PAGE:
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WRAPUP 2-U.S. private hiring slows, but services sector expands

(Adds service sector data, analyst quotes, updates markets)

* Private sector adds 179,000 jobs in May

* Services sector growth accelerates in May

* Trade deficit widens to two-year high in April

WASHINGTON, June 4 (Reuters) - U.S. companies hired far fewer workers than expected in May, but an acceleration in services sector growth supported views the economy was regaining strength after sagging early this year.

While other data on Wednesday showed the trade deficit hit its widest point in two years in April, a rise in imports to record highs underscored the economy's resilience.

"May job growth may have been a little less than expected but with imports rising, it looks like the economy is moving forward solidly," said Joel Naroff, chief economist at Naroff Economic Advisors in Holland, Pennsylvania.

Private employers added 179,000 jobs to their payrolls in May, the ADP National Employment Report showed, compared to 215,000 jobs in April. That was below economists' expectations for a gain of 210,000 jobs in May.

It was released ahead of the government's comprehensive employment report on Friday. The ADP report, however, does not have a good record predicting nonfarm payrolls. A Reuters survey forecast payrolls rising 218,000 after a 288,000 increase in April.

Separately, the Institute for Supply Management said its services sector index rose to 56.3 last month as new orders and business activity jumped. It was the highest reading in nine months and was up from 55.2 in April.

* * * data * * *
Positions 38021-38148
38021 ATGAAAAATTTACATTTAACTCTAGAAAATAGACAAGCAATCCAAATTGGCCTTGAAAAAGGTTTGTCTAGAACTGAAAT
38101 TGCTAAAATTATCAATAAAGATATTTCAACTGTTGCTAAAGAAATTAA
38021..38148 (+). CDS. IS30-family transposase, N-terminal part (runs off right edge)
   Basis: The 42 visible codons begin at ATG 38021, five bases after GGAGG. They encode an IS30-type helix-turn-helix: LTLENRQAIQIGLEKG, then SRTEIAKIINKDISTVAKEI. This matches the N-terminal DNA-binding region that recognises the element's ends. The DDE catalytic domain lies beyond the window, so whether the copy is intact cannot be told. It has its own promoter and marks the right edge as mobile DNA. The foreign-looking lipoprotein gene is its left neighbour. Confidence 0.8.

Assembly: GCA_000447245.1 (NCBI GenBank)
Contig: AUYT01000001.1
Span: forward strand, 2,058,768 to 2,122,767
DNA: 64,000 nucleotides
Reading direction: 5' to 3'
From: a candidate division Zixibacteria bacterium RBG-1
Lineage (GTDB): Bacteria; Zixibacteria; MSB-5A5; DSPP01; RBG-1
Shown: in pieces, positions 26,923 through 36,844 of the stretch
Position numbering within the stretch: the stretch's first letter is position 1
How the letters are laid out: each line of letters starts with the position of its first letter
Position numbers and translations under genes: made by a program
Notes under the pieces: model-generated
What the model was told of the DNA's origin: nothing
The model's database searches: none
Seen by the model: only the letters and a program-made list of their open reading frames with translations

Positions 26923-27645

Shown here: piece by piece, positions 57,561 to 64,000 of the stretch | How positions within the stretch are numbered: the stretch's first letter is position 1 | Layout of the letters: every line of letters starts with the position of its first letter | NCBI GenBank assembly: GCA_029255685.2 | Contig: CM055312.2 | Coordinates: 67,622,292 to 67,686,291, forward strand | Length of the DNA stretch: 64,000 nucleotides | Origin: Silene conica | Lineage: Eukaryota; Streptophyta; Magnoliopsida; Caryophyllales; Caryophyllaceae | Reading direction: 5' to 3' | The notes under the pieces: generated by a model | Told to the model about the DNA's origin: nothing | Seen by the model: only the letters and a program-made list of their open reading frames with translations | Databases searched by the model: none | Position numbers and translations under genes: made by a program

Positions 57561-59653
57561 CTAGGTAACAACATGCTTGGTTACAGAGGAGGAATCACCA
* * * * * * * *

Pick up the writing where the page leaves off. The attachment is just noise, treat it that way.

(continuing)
In another report, the Commerce Department said the trade gap increased 6.9 percent to $47.2 billion as imports hit a record high. It was the largest deficit since April 2012 and followed a $44.2 billion shortfall in March.

ANOTHER TRADE DRAG

U.S. financial market were little changed after the data.

When adjusted for inflation, the trade deficit increased to $53.8 billion from $50.9 billion in March, suggesting that trade remained a drag on growth in the second quarter.

Trade subtracted almost a percentage point from first-quarter gross domestic product growth. The economy contracted at a 1.0 percent annual pace in the first three months of the year.

While there are signs GDP growth has since rebounded this quarter, it will probably not top the 3.5 percent rate that many economists are anticipating.

Barclays trimmed its second-quarter GDP growth estimate by one-tenth of a percentage point to a 2.9 percent rate. Morgan Stanley lowered its forecast to a 3.5 percent rate from 4.0 percent.

But the 1.2 percent increase in imports to an all-time high of $240.6 billion pointed to the economy's underlying strength. Imports of automobiles, capital goods, food and consumer goods all hit record highs in April.

"Strong gains in capital and durable goods imports suggest a pickup in economic activity and sustained domestic demand," said Gennadiy Goldberg, an economist at TD Securities in New York.

The trade deficit with the European Union was the largest on record, as was the gap with Germany. Imports from South Korea also touched a record high.

Chinese imports rose 16.3 percent, pushing the politically sensitive trade gap with China to $27.3 billion from $20.4 billion. Overall exports slipped 0.2 percent to $193.3 billion.

Separately, the Labor Department said nonfarm productivity fell at its sharpest pace in six years in the first quarter as harsh winter weather depressed output, leading to a jump in labor-related production costs.

(Reporting By Lucia Mutikani; Additional reporting by Richard Leong in New York; Editing by Andrea Ricci)